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This week's Feature Blog

A Modern Understanding of Trolling Speed

By: Mark Romanack

Next to depth control, trolling speed is the most important variable that trollers must be constantly aware of.

Next to target depth, the most important variable associated with trolling can be summed up in two words... boat speed. Ironically most avid trollers don’t fully understand how boat or trolling speed profoundly influences fishing success.

Understanding trolling speed is also essential for anglers who plan to mix two or more common fishing presentations in the same trolling pattern. Say for example you want to fish bottom hugging lake trout using the classic dodger and spin-n-glow combination. This rig fishes best at 1.7 to 1.9 MPH. Mixing this presentation with a lead core and spoon program wouldn’t work out well as most spoons have their best action at speeds above 2.0 MPH.

Understanding what trolling speeds produce best with specific trolling hardware is important, but there is a lot more to understand about trolling speed.


Most serious anglers agree that trolling speed is a decisive strike triggering element. Because lure action changes as boat speed is increased and decreased, anglers can fine tune a trolling bite by making controlled adjustments to the trolling speed. Often it only takes a minor change in speed to literally light up a bite!

This is precisely why many trollers lecture to avoid trolling in a straight line, but rather to troll in a lazy “S” pattern. A wandering trolling path is essentially speeding up baits pulled on the outside turn and at the same time is slowing down those baits on the inside turn.

If while trolling the lazy “S” pattern more bites are occurring on the outside turn, this is an indication that speeding up the overall trolling speed is in order. On the other hand, if more bites are coming on the inside turn this is suggesting that slowing down the overall speed is in order.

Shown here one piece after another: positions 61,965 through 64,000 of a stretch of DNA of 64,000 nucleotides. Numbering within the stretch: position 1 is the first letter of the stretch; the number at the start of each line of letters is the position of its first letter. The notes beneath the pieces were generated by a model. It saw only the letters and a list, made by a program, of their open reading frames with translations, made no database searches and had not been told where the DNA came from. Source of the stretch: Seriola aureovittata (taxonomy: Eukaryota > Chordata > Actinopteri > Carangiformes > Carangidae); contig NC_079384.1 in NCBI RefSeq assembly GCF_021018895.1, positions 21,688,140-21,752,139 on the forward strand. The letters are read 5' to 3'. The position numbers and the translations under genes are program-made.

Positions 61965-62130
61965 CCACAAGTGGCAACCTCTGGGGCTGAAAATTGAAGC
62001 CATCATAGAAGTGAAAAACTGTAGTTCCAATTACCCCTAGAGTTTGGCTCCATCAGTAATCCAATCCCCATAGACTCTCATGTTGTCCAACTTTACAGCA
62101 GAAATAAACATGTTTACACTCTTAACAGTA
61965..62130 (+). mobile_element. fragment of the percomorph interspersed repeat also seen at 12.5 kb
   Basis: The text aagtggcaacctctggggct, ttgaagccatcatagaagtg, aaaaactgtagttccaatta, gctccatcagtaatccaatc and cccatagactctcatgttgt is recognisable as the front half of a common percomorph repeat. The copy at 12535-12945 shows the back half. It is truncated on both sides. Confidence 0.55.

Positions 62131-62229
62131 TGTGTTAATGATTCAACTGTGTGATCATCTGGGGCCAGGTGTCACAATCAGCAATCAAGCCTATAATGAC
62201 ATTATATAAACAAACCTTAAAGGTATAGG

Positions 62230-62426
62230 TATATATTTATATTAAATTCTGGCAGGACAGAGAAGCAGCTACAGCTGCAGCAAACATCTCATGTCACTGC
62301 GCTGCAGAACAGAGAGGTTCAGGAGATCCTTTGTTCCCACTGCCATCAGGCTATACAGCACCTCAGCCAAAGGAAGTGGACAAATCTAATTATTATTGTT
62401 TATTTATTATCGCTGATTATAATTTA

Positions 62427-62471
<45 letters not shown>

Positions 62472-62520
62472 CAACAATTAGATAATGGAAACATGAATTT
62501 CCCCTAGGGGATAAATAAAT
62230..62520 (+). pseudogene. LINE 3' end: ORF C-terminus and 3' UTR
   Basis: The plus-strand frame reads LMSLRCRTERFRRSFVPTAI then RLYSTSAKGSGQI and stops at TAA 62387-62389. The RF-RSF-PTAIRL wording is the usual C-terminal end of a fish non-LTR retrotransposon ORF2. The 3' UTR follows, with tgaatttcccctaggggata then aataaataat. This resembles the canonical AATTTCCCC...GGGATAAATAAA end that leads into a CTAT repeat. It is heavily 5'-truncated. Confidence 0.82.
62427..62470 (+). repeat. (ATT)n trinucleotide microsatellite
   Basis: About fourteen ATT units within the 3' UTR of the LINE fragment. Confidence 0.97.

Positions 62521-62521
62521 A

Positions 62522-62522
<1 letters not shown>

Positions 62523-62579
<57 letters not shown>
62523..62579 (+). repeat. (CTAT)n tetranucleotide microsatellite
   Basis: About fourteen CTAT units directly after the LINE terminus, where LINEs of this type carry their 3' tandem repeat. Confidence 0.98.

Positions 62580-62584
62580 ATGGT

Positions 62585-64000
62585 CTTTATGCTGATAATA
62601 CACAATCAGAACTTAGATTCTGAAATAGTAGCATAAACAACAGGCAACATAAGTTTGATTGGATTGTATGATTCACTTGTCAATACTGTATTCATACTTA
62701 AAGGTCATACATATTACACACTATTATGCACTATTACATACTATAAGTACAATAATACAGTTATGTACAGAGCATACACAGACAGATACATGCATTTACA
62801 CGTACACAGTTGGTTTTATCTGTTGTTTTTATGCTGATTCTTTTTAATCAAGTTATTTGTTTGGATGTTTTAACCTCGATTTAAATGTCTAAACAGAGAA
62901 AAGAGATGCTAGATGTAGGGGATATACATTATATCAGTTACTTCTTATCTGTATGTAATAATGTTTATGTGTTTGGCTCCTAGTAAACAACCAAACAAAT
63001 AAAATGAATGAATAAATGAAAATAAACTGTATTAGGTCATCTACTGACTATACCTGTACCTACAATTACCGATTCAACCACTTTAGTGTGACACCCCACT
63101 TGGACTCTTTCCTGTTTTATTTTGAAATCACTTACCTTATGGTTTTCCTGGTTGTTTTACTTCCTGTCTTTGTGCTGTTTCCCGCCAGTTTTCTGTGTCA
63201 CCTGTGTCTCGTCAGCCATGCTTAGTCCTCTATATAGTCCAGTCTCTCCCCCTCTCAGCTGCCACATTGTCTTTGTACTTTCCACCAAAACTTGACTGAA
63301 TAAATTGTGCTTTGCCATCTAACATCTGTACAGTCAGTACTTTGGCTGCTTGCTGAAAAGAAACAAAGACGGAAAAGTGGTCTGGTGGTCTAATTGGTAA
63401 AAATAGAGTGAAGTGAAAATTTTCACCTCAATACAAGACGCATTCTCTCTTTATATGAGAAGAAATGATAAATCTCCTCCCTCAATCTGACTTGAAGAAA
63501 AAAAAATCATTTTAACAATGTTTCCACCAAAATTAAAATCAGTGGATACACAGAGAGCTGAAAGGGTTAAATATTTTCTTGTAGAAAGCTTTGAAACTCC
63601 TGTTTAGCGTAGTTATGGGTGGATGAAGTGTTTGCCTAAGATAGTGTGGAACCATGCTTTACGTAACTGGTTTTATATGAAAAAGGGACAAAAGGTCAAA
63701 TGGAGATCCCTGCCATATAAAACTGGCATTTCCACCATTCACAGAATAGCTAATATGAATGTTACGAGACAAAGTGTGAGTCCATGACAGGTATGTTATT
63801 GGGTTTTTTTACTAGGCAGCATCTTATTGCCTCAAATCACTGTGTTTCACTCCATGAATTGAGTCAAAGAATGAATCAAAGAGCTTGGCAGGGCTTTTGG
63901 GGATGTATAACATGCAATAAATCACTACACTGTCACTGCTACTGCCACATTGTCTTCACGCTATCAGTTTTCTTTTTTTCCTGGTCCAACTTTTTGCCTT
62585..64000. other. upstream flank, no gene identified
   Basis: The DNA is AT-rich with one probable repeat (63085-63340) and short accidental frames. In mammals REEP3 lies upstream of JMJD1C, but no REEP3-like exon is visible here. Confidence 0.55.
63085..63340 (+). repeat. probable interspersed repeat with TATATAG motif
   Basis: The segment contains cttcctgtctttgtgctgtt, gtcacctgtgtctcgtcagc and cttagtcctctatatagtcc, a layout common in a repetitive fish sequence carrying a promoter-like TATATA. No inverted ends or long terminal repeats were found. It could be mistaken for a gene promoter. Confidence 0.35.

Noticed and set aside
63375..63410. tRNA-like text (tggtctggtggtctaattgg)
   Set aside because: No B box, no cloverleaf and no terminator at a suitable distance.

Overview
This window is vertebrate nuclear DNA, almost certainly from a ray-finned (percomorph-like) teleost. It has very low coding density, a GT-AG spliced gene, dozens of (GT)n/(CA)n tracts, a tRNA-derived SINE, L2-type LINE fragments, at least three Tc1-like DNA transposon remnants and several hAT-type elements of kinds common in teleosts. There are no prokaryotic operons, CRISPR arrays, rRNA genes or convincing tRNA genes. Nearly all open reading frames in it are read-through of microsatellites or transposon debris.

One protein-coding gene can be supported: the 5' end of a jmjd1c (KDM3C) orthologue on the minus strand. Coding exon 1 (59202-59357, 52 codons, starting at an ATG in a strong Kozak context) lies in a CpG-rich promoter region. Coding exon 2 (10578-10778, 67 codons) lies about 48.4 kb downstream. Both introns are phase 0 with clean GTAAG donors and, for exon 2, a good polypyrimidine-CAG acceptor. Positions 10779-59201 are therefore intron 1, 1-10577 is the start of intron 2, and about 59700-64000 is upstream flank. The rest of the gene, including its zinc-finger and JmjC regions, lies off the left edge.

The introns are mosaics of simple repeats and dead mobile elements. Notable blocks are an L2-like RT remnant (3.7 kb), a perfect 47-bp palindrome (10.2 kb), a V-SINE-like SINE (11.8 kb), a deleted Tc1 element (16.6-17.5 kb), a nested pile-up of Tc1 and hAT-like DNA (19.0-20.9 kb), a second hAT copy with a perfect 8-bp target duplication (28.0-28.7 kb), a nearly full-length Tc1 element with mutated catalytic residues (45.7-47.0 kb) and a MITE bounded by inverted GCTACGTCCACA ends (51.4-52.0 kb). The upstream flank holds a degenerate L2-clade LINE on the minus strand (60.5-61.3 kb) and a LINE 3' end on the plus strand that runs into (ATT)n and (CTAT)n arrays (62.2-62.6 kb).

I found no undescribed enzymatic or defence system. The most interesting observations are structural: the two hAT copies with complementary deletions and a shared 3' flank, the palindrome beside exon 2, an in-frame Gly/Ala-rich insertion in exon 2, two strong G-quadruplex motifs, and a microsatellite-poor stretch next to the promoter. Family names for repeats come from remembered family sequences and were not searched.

On any given day on the water the most productive trolling speed is a mystery. The only way to determine this variable is by experimenting with speed until a productive pattern emerges. Thanks to modern GPS technology it’s possible to monitor and also adjust trolling speed down to variables of just 1/10th of a mile per hour.


Historically most open water trolling chores have been conducted with the help of a small gasoline outboard commonly called the “kicker”. Kicker motors these days are largely four stroke outboards that are noticeably finicky when it comes to running at a consistent RPM range.

Because four stroke outboards don’t idle and slow troll at a consistent RPM range, trolling speeds tend to vary constantly while fishing. Some might imagine this is an advantage in terms of finding the “most productive” trolling speed on any given day. The problem is because the trolling speed is constantly fluctuating, it’s tough to pin down exactly what speed is triggering the most strikes.

The solution to this kicker motor problem is to invest in a after market throttle control. Both wireless and hard-wired models are on the market that use a rheostat to stabilize the speed and also to make precise changes to trolling speed. Panther Marine Products is an industry leader in developing throttle controls for outboard kicker motors.

​ A handful of manufacturers are now producing Electronic Fuel Injection or EFI kicker motors, that start easier and run smoother and more consistently than models that feature traditional carburetor controls.

Modern fishing boats like this SmokerCraft Phantom X2 OS are routinely equipped with a gasoline kicker motor and also GPS guided electric motor that are used in combination to control trolling speed and boat course precisely.


The gasoline kicker motor is the workhorse of small boat trolling, but increasingly more and more anglers are also incorporating GPS guided electric motors in their trolling regiment. The advantages of these electric motors are profound. For one, because electric motor thrust is controlled by a rheostat switch, it’s possible to make and maintain very precise changes in trolling speed.

Secondly, because these electric motors can be set to follow a compass heading it’s possible to duplicate productive trolling passes in a way never before possible with conventional trolling technology.